I look at the
condition of the fleet at the terminus.
If they are well
appointed and have hardly any accident scars than it is likely
that the organisation is well grounded in safety.
The next thing to
look for is the amount and quality of the waiting space as well
as the ambience of the booking office.
If these turn out
positive then it is another indicator that the service provider
is likely to be a good one.
The last test is to
be sensitive to the way that the booking staff treat you.
The manner in which
they treat you will tell you a lot about the culture of the
organisation which can be a strong indicator of the way that the
drivers and operators of their routes work and whether to trust
the safety promise.
For those that
choose to drive – and there are many of these – we repeat the
First be cognisant
of the fact that there are nearly two hundred and fifty thousand
vehicles being added to the roads in Kenya each year.
The rate of
expansion of the trunk roads in Kenya is zero at the moment. The
only major activity is to upgrade the quality of the roads.
These two facts mean
that there is no capacity increase to match the growth in
numbers whilst the quality increase means that the traffic will
Increase in density
and speed means that the likelihood of accidents is increased.
This is made worse
by the fact that our driving manners are getting worse –
especially as the matatu driving norms are rapidly influencing
the way the average Kenyan drives.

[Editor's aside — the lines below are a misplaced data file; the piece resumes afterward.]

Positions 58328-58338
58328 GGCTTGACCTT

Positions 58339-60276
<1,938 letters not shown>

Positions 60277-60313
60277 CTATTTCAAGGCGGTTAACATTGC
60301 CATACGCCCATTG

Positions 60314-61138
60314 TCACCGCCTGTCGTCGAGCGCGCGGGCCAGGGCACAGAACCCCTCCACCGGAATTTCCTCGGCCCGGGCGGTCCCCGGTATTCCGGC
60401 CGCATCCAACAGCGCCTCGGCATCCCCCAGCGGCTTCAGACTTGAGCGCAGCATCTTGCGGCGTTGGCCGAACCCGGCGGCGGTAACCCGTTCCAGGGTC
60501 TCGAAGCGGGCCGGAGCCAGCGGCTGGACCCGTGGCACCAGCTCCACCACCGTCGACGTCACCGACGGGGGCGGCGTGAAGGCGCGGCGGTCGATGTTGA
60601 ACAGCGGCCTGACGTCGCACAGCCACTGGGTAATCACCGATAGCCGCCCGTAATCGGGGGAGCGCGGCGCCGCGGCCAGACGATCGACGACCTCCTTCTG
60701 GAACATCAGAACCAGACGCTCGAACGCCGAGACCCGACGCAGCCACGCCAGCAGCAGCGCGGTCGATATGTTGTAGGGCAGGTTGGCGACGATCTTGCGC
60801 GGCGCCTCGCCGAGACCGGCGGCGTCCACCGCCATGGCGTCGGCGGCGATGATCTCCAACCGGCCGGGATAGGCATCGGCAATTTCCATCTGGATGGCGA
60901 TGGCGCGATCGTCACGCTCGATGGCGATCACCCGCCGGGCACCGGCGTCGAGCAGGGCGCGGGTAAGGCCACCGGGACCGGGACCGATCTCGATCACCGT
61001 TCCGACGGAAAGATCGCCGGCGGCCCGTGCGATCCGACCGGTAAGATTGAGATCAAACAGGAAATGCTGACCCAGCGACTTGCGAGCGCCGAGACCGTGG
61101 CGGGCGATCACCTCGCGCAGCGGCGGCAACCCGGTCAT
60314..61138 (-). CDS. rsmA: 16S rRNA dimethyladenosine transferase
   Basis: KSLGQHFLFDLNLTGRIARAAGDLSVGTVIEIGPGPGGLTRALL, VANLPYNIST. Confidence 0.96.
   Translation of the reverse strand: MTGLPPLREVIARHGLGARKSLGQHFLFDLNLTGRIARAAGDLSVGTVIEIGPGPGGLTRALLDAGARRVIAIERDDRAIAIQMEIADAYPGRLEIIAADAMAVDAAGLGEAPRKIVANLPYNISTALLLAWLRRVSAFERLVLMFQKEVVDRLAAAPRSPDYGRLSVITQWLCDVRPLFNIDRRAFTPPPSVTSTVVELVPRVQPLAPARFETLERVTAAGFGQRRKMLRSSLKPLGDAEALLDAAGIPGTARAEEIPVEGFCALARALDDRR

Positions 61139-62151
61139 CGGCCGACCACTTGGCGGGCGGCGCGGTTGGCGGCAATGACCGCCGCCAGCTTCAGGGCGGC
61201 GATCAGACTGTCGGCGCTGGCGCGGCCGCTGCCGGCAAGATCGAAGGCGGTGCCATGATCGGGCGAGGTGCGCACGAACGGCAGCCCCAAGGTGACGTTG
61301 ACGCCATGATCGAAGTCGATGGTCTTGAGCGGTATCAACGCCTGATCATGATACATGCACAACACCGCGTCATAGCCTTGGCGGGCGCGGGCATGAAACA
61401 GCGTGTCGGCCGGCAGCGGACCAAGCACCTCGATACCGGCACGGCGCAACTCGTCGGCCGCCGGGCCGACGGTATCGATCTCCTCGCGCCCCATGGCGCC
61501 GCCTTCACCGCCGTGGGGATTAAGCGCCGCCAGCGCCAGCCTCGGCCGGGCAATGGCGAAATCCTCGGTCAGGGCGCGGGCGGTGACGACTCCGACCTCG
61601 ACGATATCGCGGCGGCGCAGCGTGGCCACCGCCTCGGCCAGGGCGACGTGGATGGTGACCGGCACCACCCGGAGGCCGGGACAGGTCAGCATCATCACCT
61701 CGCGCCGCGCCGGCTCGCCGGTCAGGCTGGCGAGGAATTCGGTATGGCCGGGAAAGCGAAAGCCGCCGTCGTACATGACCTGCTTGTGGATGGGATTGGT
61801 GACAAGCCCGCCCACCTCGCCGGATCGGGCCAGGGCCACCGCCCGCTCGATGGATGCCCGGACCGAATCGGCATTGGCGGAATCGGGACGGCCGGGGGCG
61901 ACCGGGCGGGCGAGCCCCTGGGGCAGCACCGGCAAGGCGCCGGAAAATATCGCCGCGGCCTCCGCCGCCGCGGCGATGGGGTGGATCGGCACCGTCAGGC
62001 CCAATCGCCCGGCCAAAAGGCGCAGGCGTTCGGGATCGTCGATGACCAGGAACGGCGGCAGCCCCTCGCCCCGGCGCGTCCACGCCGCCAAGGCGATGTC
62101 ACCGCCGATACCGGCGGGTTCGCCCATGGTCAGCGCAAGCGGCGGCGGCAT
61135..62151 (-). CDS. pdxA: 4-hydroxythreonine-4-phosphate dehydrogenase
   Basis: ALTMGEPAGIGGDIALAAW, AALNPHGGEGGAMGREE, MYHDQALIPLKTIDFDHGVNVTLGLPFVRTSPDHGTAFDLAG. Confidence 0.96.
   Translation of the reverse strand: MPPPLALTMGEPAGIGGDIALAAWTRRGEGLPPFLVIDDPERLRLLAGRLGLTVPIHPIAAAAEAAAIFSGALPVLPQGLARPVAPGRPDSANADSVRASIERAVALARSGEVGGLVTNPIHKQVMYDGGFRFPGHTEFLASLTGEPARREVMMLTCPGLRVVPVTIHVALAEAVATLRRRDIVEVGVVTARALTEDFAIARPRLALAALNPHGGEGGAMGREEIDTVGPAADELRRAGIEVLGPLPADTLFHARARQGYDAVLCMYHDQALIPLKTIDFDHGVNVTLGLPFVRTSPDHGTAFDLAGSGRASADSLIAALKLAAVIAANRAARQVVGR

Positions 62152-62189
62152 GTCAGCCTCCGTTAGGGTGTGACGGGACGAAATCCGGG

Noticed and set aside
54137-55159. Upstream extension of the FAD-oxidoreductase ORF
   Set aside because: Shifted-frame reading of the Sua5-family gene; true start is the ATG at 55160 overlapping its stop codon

The other factor is
how well serviced our cars are.
We have to make sure
that the safety critical items are all working – brakes,
indicators, ABS, headlights, windscreen wipers and so forth.
Tyres are also
important as a tyre burst would be catastrophic.
The efficacy of the
steering system is also a key safety consideration.
There should not be
too much play in the system as this will delay or limit the
response time in case of emergency.
The key thing for
drivers is that their vehicles should be such that they do not
create a safety hazard by breaking down or compromise their
emergency reaction by letting the items critical to this
reaction get into a state of disrepair.
Those travelling by
road should also choose their times carefully. I used to be a
believer in planning for very early morning departures or
arrivals in early evening. Because of the high density of
traffic and the bad behaviour of drivers in our country, I now
prefer to drive during the day because I will be in charge of
most the safety options that are available to me as a driver.
The weather man has
also warned that we are in an El Nino period so the weather is
an important consideration when we are planning when to travel.
So, for those
travelling for the holidays, we urge you to be careful in your
choice of mode of transport and once the choice is made, then be
extra careful in terms of safety preparedness as well as the
choice of time of travel.
As Kachumbari says,
the best way to travel will be the safest means - and no other!